James Franco Exploited Aspiring Actresses Through His 'Sex Scenes' Class, Lawsuit Says

Students were allegedly encouraged to perform and improvise sex acts on camera and perform nude.

by Carter Sherman
04 October 2019, 4:55am

This article originally appeared on VICE US.

Two former students at a Los Angeles acting school that promised students unparalleled access to James Franco are alleging the endeavor was really meant to guarantee him a pipeline of young, attractive aspiring actresses, who were cajoled into exploitative and inappropriate sex scenes.

The actresses, Sarah Tither-Kaplan and Toni Gaal, filed a lawsuit against Franco, his business partner, and the general manager of their production company Rabbit Bandini in Los Angeles Superior Court on Thursday for sex discrimination, sexual harassment, and misleading advertising, among other things. Tither-Kaplan and Gaal say they paid hundreds of dollars to the school, Playhouse West Studio 4, in exchange for the opportunity to receive acting coaching from Franco and exclusively audition for roles in his independent films.

Those roles never materialized, the women said. And their experience at the school was warped by sexual harassment.

“The school instead created, fostered, and maintained a ‘boy’s club’ culture wherein female students were sent a very clear message that if they refused the advances of ‘instructors’ and ‘producers’ and/or refused to perform while partially nude, they would not be considered for substantial roles,” the lawsuit alleges.

In addition to paying $300 monthly dues, the students could pay up to $2,000 for additional “master classes.” Franco oversaw one of those classes, which focused on performing sex scenes, according to the lawsuit. But to join that class, students had to audition — on camera, the lawsuit alleged. Students were allegedly encouraged to perform and improvise sex acts in the auditions and to perform nude if a scene called for it.

Both Gaal and Tither-Kaplan said that they auditioned for the sex scenes class. But Gaal said that she was rejected after she shared her concerns about how the auditions were being run.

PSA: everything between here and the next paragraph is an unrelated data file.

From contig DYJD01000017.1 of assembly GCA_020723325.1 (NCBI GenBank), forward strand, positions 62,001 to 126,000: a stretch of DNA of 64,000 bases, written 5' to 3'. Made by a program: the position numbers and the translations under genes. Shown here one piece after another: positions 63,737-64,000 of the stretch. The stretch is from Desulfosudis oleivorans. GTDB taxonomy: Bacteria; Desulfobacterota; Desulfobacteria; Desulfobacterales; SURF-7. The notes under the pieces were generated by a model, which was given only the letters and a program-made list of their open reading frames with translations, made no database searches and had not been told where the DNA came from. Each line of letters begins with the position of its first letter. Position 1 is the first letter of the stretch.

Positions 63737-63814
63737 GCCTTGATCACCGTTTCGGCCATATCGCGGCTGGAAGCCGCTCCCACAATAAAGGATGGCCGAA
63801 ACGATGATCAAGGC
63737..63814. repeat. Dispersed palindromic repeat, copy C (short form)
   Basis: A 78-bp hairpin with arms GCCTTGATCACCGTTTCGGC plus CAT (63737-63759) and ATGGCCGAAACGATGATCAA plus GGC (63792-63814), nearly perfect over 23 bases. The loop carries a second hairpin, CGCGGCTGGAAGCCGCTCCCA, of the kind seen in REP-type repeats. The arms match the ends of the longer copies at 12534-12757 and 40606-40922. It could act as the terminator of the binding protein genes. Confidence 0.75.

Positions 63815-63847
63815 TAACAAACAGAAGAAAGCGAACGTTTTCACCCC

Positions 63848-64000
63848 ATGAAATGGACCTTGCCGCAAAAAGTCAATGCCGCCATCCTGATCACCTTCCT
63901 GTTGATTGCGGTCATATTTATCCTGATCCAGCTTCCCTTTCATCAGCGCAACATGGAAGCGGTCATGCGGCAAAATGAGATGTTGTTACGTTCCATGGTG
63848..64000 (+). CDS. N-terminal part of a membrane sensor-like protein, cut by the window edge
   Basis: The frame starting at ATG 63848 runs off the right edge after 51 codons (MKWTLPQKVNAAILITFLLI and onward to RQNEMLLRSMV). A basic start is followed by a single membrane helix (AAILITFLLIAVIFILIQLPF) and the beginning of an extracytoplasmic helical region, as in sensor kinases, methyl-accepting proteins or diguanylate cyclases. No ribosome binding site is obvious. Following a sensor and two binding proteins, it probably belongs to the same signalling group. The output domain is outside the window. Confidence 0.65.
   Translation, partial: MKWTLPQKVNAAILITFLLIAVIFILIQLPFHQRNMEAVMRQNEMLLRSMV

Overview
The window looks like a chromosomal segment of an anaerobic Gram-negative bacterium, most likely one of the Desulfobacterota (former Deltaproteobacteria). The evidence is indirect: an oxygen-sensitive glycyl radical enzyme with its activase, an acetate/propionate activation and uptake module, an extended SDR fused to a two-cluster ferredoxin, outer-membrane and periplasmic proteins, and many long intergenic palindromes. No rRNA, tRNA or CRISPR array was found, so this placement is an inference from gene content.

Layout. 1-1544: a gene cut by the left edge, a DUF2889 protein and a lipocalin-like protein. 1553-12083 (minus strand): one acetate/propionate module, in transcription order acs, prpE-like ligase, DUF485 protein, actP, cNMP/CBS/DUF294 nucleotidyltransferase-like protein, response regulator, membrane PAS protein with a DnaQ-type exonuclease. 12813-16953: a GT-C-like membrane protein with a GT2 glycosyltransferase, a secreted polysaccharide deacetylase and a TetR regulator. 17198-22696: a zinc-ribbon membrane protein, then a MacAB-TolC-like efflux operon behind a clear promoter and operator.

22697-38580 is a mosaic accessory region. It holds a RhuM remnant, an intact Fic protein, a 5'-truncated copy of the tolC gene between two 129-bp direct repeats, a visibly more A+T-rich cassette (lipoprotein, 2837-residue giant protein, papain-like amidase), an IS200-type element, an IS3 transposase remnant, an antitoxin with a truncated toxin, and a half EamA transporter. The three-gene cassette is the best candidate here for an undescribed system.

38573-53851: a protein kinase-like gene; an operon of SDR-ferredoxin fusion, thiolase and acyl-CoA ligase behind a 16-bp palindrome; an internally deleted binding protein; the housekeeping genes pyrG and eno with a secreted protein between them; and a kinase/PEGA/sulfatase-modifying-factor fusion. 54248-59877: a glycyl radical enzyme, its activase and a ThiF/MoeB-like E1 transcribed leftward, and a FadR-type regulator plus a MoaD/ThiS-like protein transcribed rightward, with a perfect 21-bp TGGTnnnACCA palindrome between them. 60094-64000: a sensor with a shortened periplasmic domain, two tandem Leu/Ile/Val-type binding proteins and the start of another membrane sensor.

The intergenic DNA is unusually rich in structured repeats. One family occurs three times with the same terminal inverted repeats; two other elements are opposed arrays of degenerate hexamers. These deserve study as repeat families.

Tither-Kaplan, on the other hand, said she was accepted and started working directly with Franco. She acted nude in Rabbit Bandini productions, she said, and was not paid fairly. And on the set of one production, Tither-Kaplan said, Franco removed the guards that protect actresses’ vaginas.

Studio 4 closed in fall 2017 and, according to the lawsuit, many of the independent films Franco worked on there were never released. The women are now seeking unspecified damages and want recordings of the auditions to be destroyed.

This isn’t the first time that Franco has dealt with controversy over his sexual past. In 2014, he admitted to hitting on a 17-year-old girl through Instagram, after screenshots of their conversations were made public. Franco, then 36, knew how young she was.

Then, in a 2018 Los Angeles Times story, five women, including Tither-Kaplan, said the actor had either been sexually inappropriate or exploitative toward them.

Representatives for Franco and his business partner didn’t immediately return the New York Times’ request for comment on the lawsuit. When a VICE News reporter called a number associated with Rabbit Bandini, it was disconnected.

But in 2018, Franco’s attorney disputed all of the women’s allegations. Franco also told Late Show host Stephen Colbert that he takes pride in taking responsibility for what he’s done.

“I have to do that to maintain my well being,” he said. “The things that I heard that were on Twitter are not accurate. But I completely support people coming out and being able to have a voice because they didn’t have a voice for so long. So I don’t want to shut them down in any way.”

“If I have done something wrong, I will fix it. I have to,” he went on.

Cover image: James Franco attends the premiere of HBO's "The Deuce" third and final season at Metrograph on Thursday, Sept. 5, 2019, in New York. (Photo by Charles Sykes/Invision/AP)

james franco
sexual abuse
sexual discrimination
Sarah Tither-Kaplan
Toni Gaal